“Bite-Size Bits of Local, National, and Global History”
“Bite-Size Bits of Local, National, and Global History”
Spanish Lake in St. Louis County, Missouri — The American Midwest (Upper Plains)

Fort Belle Fontaine

Fort Belle Fontaine Marker image. Click for full size.
Photographed By Jason Voigt, May 11, 2014
1. Fort Belle Fontaine Marker
Inscription.  Fort Belle Fontaine was built in 1805 on a low plain near the confluence of the Missouri and Mississippi Rivers. Belle Fontaine was the first U.S. military post located in the newly acquired Louisiana Territory and was originally called Cantonment Belle Fontaine as it served as an Indian "Factory" or trading post for local Sac, Fox, and other Indian tribes.

The fort served as the launching or stopover point for a number of expeditions to the far reaches of the American West. Among those first explorers was pioneering military officer Zebulon Pike, the Yellowstone Expedition, Stephen Long's Scientific Expedition, and the Lewis & Clark Expedition. In 1809 command was given to Lt. Col. Daniel Bissell who was given permission to relocate the fort to higher ground in 1810. Fort Belle Fontaine soon became the command and supply center for a number of new frontier posts which constituted the fort system for westward expansion.

In 1826, Fort Belle Fontaine was replaced by Jefferson Barracks.

This staircase and the stonework in the area were built in the 1930's by the Work Progress Administration (WPA). The WPA was
Paid Advertisement
Click on the ad for more information.
Please report objectionable advertising to the Editor.
Click or scan to see
this page online
one of the innovative programs started by President Franklin D. Roosevelt to create jobs during the Great Depression.

As a unique park area, these improvements were meant to attract St. Louis residents to the Boys Home. The Home opened in 1915 and was commonly known as Belle Fontaine Farms.
Erected by Fort Belle Fontaine Historical Society and the National Park Service.
Topics and series. This historical marker is listed in these topic lists: ExplorationForts and CastlesGovernment & PoliticsNative Americans. In addition, it is included in the Lewis & Clark Expedition series list.
Location. 38° 49.655′ N, 90° 12.841′ W. Marker is in Spanish Lake, Missouri, in St. Louis County. Marker is on Bellefontaine Road, 0.6 miles east of Fountainhead Lane, on the left when traveling east. Marker is on the grounds of Fort Belle Fontaine Park, on top of the stonewall structure. Please note that the marker is accessed only from 8am to the park's closure (30 minutes after sunset). Visitors may be asked to check in with the guards at the park's entrance. Touch for map. Marker is at or near this postal address: 13002 Bellefontaine Road, Saint Louis MO 63138, United States of America. Touch for directions.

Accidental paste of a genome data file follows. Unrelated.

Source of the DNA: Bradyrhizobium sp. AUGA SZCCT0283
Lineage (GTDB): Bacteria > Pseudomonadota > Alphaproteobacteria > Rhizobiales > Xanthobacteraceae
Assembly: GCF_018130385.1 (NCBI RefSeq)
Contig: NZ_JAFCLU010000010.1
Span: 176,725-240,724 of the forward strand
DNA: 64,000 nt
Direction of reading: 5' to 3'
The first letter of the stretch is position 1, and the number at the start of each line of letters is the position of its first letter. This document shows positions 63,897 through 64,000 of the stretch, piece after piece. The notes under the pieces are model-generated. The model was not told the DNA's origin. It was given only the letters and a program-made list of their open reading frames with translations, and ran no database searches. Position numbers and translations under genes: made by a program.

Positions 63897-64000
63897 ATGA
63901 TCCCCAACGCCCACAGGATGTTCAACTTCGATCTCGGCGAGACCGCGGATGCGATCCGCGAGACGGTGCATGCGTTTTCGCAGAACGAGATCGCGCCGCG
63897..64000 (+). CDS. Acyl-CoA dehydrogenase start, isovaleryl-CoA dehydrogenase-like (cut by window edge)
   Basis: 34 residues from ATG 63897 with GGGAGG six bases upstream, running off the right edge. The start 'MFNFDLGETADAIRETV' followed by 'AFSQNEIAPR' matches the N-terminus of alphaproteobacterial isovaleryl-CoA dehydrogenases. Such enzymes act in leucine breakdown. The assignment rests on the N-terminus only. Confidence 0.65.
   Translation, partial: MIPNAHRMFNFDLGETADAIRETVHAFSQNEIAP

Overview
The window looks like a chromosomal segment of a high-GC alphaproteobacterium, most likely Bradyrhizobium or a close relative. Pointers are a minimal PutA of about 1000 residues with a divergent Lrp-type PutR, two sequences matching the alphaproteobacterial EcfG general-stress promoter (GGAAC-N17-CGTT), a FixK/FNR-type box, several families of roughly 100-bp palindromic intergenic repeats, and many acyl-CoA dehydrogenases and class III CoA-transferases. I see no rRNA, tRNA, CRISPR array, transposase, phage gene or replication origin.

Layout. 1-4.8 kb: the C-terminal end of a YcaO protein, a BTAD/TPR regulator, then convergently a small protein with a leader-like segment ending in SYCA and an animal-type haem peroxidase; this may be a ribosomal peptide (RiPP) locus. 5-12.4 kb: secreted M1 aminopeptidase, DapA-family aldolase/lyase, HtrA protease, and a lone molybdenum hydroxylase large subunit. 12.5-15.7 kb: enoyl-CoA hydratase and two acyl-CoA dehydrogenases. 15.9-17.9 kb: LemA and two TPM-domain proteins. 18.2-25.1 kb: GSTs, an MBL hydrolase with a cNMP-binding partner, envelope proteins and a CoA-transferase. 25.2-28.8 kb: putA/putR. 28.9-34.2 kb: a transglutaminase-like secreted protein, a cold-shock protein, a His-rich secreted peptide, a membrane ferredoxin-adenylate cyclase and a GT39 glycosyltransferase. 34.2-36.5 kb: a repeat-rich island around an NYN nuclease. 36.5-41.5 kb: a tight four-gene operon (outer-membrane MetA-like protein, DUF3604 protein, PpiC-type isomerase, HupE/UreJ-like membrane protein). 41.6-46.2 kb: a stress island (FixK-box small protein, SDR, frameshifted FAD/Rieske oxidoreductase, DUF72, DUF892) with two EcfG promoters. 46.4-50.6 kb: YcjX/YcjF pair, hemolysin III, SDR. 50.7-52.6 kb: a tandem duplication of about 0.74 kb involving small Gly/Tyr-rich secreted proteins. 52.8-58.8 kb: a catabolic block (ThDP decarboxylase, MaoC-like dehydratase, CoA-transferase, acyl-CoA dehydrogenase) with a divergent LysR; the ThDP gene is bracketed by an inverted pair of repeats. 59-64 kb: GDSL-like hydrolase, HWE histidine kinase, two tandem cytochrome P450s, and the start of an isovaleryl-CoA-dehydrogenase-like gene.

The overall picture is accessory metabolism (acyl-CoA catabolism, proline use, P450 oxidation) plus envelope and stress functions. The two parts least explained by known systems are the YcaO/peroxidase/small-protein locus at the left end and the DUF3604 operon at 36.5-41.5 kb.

Other nearby markers. At least 8 other markers are within 4 miles of this marker, measured as the crow flies. The Lewis and Clark Expedition (here, next to this marker);
Fort Belle Fontaine Markers image. Click for full size.
Photographed By Jason Voigt, November 3, 2019
2. Fort Belle Fontaine Markers
Missouri River is in the background
a different marker also named Fort Belle Fontaine (within shouting distance of this marker); Welcome to Fort Belle Fontaine (approx. 0.3 miles away); Spanish Lake (approx. 2 miles away); Columbia Bottom Conservation Area (approx. 2.1 miles away); Veterans Memorial (approx. 2.9 miles away); The Twillman House (approx. 2.9 miles away); Rev. John Clark (approx. 3.8 miles away). Touch for a list and map of all markers in Spanish Lake.
Credits. This page was last revised on November 13, 2019. It was originally submitted on November 13, 2019, by Jason Voigt of Glen Carbon, Illinois. This page has been viewed 152 times since then and 30 times this year. Photos:   1, 2. submitted on November 13, 2019, by Jason Voigt of Glen Carbon, Illinois. • Devry Becker Jones was the editor who published this page.

Share this page.  
Share on Tumblr

CeraNet Cloud Computing sponsors the Historical Marker Database.
Paid Advertisements

Sep. 29, 2023